Multi-line data and uniq and a tale of ugly prototypes
As much as I hate dealing with things which are in a text log format, there are times when it's just unavoidable. Sometimes, that's all you have, and somehow you have to make sense of it and turn it into something that's useful. This is what happened one of those times when I was roped into helping someone fix up a database server.
It was a common situation at a web hosting company. Someone is running a database-heavy web site, and it's starting to drag. It was the usual stack of Linux, Apache, MySQL and some programming language which doesn't change the story but probably started with a P. We had relatively good fortune on this day because someone had turned on the "slow query log" feature at some point in the past.
The problem here is that the log had captured far too much stuff. Either the threshold was too low, or this guy's site was seriously screwed up, or maybe both. We had to find the hottest of the hot spots, but how? Normally, finding the most frequent X is a simple Unix text processing problem. You get your list of stuff, send it through sort and then uniq -c, then sort -nr and look at the head. Easy!
That didn't work here. For whatever reason, the queries were split across multiple lines. This is where the other tech fetched me. He needed some way to do the "uniq" type trick but on multi-line queries. I thought about it for a few moments and decided that it was time to get down and dirty with shell pipelines and forget about trying to write a "real program" to deal with it. Wrangling all of that stuff with any of the languages I usually used for problem solving would have been even worse than using shell tools.
I decided that I would still use the sort | uniq | sort | head trick, but I needed to do it on some indirect representation of the queries. Instead of operating on the actual data which spanned multiple lines and was thus painful to digest, I'd just translate it into a hash. Then I'd look for whatever hash occurred the most and go from there.
Given this idea, the next thing to do was to split up the log file. grep removed the per-query stuff like time and date, and csplit with an appropriate regex did the rest, giving me one file for each query from the original file. Now that I had tons of files like this, I just ran md5sum against all of those files and kept that output in a temp file. Using sort+uniq as described above on the actual sums, I got the top offenders.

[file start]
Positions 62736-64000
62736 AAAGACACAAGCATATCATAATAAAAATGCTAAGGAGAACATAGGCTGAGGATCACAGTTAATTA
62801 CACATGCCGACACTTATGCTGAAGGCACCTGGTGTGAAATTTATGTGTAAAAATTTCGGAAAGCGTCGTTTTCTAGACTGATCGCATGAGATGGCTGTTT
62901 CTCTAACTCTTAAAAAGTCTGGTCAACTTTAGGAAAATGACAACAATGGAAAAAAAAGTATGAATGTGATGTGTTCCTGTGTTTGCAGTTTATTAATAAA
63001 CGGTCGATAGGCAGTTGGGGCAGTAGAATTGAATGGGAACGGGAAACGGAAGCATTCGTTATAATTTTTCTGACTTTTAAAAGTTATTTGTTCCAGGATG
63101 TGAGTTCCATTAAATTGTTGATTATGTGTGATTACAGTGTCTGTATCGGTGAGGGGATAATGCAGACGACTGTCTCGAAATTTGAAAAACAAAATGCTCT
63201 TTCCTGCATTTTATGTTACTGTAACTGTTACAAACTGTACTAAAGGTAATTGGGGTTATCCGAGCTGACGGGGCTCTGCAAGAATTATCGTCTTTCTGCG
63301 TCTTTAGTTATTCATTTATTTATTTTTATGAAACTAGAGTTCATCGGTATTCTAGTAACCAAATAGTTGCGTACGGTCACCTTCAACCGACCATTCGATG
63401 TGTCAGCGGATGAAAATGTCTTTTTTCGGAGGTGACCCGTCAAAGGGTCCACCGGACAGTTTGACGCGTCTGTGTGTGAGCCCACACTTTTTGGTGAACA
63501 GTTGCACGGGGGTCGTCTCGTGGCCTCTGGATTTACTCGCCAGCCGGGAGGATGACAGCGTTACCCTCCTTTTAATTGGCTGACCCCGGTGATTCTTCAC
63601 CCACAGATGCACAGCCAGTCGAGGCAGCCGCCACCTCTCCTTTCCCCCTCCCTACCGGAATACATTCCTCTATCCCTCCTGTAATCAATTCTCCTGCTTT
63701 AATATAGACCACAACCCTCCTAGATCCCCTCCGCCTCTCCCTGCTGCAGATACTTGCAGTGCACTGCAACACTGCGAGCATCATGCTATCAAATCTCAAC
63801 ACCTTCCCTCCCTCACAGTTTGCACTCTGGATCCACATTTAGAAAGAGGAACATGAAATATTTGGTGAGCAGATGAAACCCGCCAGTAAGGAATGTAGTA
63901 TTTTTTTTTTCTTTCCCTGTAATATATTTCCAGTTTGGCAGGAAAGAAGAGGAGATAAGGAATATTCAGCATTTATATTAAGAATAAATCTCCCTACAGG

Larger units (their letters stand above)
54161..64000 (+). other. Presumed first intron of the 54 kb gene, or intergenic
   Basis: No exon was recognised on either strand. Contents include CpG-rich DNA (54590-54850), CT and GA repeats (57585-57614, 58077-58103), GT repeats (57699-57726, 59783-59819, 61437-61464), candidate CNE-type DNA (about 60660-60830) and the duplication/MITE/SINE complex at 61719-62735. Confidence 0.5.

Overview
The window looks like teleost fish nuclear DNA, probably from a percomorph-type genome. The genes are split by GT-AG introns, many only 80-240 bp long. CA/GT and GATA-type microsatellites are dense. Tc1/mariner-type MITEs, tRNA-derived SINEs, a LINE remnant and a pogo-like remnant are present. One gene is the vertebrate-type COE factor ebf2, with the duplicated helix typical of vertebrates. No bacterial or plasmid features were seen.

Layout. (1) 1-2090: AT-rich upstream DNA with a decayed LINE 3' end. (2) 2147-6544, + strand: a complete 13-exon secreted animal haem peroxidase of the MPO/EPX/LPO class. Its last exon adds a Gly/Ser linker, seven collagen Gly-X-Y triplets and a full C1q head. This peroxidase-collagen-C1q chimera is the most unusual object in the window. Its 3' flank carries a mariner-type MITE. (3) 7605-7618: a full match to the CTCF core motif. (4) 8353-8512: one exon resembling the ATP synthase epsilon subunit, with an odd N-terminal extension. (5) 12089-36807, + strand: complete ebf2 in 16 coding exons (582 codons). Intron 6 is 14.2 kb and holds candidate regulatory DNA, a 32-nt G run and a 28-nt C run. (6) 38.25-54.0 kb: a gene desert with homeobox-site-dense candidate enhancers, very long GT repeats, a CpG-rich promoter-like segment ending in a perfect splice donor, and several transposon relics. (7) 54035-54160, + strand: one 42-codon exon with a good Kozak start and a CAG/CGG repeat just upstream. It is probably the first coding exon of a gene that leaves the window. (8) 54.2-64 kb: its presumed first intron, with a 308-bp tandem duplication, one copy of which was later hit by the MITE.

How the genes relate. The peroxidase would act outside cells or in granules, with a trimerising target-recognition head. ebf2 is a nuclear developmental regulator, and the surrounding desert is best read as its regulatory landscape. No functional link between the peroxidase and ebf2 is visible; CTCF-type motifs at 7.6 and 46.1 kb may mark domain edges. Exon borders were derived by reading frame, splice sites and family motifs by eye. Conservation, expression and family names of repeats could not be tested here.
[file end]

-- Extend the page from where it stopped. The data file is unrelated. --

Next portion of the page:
Now, granted, all I knew at this point was that some query with a given hash was the top offender, but had no idea what it actually was. It was easy enough to just go back to the temp file, look for any match for that sum, then grab the filename column and display its contents.
It wasn't particularly quick, and it wasn't pretty, but it did work. The best part is that I never had to use it again. If there had been any chance of this problem coming up again, I would have turned around and built something proper to handle the long-term case while everyone else used the short-term stopgap mess of scripts and shell commands.
For me, this is a reasonable way to work. You can put together a prototype to see if a given idea can even function, and then see what happens. If it gives results, you can turn your users loose with it, and they will totally understand that it's wonky and weird. After all, they probably just watched you whip it up from a blank slate, and they can put up with some strangeness when it's been delivered that quickly.
This buys you time to go off and do something with the things you learned about the problem space while coming up with that quick hack. Then you can use that knowledge to put it together in something which can stand up to repeated use and won't fall apart when slightly weird input comes along. At this stage, the basic technique is already known. Most of the time should be consumed by error handling and worrying about correctness matters like safely creating temp files.
Of course, there are plenty of times when someone will write something in that first style and then never carry on to the second part. This usually leads to a lovely situation where your users put up with it for a long time, and then someone decides to start "maintaining" it. Before long, you have a monster on your hands.
Sometimes, you just have to recognize that you are in fact working on a beast which was never meant to live this long and treat it accordingly. It's not often the right answer, but when it is, the pain and suffering should make it crystal clear.